Editor’s note: This is the first open press item we recall that discusses China’s use of GPS jamming against US forces. GPS jamming and spoofing are often classified as “electronic warfare” by US officials instead of “cyber warfare.” We don’t understand why that is since jamming and spoofing can neutralize end use devices, cut off IT pathways, and can introduce false data into a variety of systems. Detecting and deterring GPS jamming and spoofing could be quick wins for cyber warriors.
It is also interesting to note that, even if US forces were to jam GPS and China’s satellite navigation and timing system, BeiDou, the Chinese have a high power, difficult to disrupt terrestrial system, called Loran, they could still rely upon (Russia and Iran have Loran systems also). The US abandoned Loran in 2010 in favor of relying entirely on GPS – though there is a growing movement to establish an improved eLoran system. Until that happens the US will be at a competitive disadvantage relative to these nations which may not always have our best interests at heart.
Cybersecurity is threatening America’s military supremacy
Posted by Paul Martini
The sparsely populated Spratly Islands, a collection of hundreds of islands and reefs spread over roughly 165,000 square miles in the South China Sea, are very quickly becoming the center of one of the most contentious international disputes between world powers since the fall of the Soviet Union.
Alarmingly, the use of cyber attacks in this dispute suggests we might already be in the midst of a new Cold War playing out in cyberspace — where America’s advantage is not as clear as it is with conventional armies and navies.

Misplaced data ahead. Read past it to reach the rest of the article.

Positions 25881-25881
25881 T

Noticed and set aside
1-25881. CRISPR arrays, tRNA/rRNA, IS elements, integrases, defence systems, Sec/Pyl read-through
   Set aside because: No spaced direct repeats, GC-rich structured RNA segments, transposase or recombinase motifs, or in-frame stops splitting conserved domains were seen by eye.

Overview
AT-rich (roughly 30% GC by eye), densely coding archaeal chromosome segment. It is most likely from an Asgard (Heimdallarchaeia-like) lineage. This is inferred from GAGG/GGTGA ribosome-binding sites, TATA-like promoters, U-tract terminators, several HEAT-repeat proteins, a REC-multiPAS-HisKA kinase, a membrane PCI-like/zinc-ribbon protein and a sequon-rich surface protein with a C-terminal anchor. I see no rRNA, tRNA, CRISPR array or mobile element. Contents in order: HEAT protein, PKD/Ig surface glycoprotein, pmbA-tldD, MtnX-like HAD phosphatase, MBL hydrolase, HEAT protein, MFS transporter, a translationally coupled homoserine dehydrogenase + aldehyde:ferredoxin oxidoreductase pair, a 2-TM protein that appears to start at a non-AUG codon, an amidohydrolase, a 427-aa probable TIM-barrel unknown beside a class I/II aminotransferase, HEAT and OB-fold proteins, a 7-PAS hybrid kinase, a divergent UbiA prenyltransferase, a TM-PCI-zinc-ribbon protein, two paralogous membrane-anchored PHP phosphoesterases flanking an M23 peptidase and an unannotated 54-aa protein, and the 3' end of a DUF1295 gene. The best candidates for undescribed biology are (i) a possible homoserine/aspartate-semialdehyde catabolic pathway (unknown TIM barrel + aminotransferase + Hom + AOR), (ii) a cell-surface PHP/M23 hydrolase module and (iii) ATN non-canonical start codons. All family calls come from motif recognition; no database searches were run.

The Spratly Islands are of economic and strategic importance. All of the countries in the region — including China, Vietnam and the Philippines — have made competing territorial claims to the region. In recent years, China has become increasingly aggressive in its claim, rapidly building artificial islands while also conducting military operations in the area.
Beyond this conventional military build up, however, are complex and brazen cyber attacks by China that are leaving America and its allies increasingly concerned.
While these “nuisance” attacks — and continued cyber espionage by China — are serious, targeted Chinese cyber attacks designed to impact America’s physical military systems in the South China Sea are the most substantial evidence that we may be on the brink of a more tangible cyber threat to American military power.
The challenge is that the capabilities and sophistication of state-sponsored and non-state hackers are increasing exponentially.
China appears to be moving forward with plans to use electronic attacks designed to either disrupt or take control of American drones. With reports that the Chinese attempted to interfere with U.S. military drones at least once in recent years, the country has shown a willingness to use GPS jamming to prevent U.S. aircraft from conducting surveillance missions in the Spratly Islands.
That 2015 instance appears to fit China’s public posturing on the ways it says it could use electronic GPS jamming to disrupt U.S. drone networks. One 2013 report in the Chinese journal Aerospace Electronic Warfare notes in technical detail how its military can “use network warfare to attack and even control America’s network” by disrupting the connection between satellites and aircraft.